RS: Well, I would differ there because the word moral is irrelevant. The word moral is irrelevant to your car's brakes that have stopped working. Oh my God, it's gonna kill somebody. You can't drive it. You need to constrain it. You need to put it in the garage. But that's not a moral act. You don't feel like you should go in each morning with a sledgehammer and smash the car on the hood because of how dangerous it is to society. You don't preach to it. Morality is completely independent of it. You are trying to do a quarantine model. And the people who think about this the most use public health models for this. And you are not a bad person if you get an infectious disease. And you're not a bad person if circumstances has made you someone who's damaging to those around you. But yeah, make sure people are not damaged by you but don't preach to you in the process.

S: Well, you could substitute the word ethical, I guess, for moral. It's just a philosophical calculation without any kind of spiritual judgment.

RS: Good, okay.

S: That's kind of what I meant. The point is that if you're saying, well, we're just, our brains are calculating machines and part of those calculations are moral judgments or ethical judgments or whatever, right? Because we evolved, and we're going to get to that in a minute, a sense of justice. And you have to leverage that in order to influence people's behavior. Otherwise, you have the moral hazard of not having consequences for your actions, right? So we're not in control of our decision-making, but there are influences on that decision-making and society needs to influence people's decision-makings by presenting concrete consequences to their actions. If you do this, you're going to go to jail. Nothing personal, but we have to do it. Otherwise there will be significant increase in crime or whatever you want to call it. Is that a fair way to look at it?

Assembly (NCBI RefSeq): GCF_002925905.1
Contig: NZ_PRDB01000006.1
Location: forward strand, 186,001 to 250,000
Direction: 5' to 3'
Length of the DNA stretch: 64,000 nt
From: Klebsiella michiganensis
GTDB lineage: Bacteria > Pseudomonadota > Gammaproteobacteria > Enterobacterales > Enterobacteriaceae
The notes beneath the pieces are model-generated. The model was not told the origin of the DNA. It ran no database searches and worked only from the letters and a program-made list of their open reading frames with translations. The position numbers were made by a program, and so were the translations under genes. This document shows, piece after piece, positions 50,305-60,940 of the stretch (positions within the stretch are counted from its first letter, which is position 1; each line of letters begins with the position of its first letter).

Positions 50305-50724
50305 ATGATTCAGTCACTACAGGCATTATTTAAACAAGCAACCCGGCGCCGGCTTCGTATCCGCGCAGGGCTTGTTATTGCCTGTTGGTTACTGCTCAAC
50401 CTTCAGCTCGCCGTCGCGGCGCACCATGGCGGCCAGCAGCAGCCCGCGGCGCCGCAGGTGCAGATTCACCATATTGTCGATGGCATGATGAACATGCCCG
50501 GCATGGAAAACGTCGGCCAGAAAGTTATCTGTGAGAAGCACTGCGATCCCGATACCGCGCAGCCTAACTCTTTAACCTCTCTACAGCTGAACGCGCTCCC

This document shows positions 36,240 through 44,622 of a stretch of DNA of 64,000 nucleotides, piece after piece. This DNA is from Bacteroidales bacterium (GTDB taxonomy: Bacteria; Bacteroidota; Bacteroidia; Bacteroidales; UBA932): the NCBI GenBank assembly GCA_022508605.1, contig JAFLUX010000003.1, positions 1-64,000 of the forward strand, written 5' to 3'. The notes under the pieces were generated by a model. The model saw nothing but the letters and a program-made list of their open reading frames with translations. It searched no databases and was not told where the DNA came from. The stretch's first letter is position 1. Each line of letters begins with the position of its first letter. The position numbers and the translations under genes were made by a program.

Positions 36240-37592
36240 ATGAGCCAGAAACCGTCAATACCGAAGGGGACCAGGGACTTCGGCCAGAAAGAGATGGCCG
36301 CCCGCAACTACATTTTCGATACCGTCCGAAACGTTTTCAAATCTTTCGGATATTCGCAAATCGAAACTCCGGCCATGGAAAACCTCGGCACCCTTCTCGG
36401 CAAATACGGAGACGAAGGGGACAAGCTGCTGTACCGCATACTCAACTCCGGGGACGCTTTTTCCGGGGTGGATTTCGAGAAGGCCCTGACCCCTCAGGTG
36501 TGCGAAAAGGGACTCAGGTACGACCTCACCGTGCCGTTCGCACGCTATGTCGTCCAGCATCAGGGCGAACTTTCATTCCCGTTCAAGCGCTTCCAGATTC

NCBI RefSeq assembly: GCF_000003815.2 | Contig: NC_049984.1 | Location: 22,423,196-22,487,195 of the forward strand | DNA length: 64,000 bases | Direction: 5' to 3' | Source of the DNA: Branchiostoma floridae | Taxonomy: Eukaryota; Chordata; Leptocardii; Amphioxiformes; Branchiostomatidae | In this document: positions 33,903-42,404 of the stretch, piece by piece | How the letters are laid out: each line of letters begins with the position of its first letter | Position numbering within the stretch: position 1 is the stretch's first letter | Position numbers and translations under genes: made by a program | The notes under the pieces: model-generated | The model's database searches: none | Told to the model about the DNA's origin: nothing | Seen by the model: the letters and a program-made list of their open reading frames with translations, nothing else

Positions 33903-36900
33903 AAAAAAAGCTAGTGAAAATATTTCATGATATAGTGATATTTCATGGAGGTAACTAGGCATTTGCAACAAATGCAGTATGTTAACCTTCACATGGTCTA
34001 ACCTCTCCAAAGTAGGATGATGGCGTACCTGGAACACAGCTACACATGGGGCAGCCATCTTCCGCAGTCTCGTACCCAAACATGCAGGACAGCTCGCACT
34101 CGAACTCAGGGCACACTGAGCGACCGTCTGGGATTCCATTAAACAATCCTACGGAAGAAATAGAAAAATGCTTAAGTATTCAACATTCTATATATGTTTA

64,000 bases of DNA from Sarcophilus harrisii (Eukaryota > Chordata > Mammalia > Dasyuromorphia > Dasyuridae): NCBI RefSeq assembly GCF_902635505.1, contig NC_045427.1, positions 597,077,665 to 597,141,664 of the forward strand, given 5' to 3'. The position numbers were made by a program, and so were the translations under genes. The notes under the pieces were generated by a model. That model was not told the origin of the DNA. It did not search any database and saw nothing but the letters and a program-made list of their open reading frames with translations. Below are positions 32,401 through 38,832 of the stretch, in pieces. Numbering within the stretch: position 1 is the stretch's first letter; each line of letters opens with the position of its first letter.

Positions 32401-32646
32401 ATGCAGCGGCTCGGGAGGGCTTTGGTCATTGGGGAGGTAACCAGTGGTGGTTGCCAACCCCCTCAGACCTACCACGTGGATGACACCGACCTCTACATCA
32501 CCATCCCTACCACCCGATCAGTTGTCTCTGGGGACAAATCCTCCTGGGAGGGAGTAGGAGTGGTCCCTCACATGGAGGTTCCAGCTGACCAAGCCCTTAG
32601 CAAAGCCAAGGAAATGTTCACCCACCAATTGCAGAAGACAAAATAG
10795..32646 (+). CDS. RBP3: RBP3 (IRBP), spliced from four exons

RS: Yeah, it's okay to have punishment as part of the whole picture in a purely instrumental sense, in the same way that you can have rewarding people for stuff that they've done, but again, purely instrumental. And then you say, okay, so if we ran the prison system on that, there's no such thing as retribution. There's no such thing as somebody deserves to be constrained. There's no such thing as justice being done. And you put in those factors in there and you have an unrecognizably different approach to, we protect the society from people who sneeze and we protect society from people who have such poor impulse control that they do impulsive, horrible, damaging things when they're emotionally worked up. But there's no retribution. Justice is not being served. They don't deserve anything. They have not earned their punishment. You are just containing a car whose brakes are broken. And if that sounds like, oh my God, turning people into machines, that's so dehumanizing, that's a hell of a lot better than demonizing them into being sinners.

S: Yeah, it's actually a very humanistic approach to criminal justice.

RS: Yeah.

S: Because it does lack that sort of punitive angle that can be injust in a lot of ways, right? You're taking somebody who is in a much more profound sense than we even may realize a victim of circumstance and punishing them for that, right?

RS: Yeah.

S: Is there anything beyond criminal justice system that has implications from your philosophy on no free will?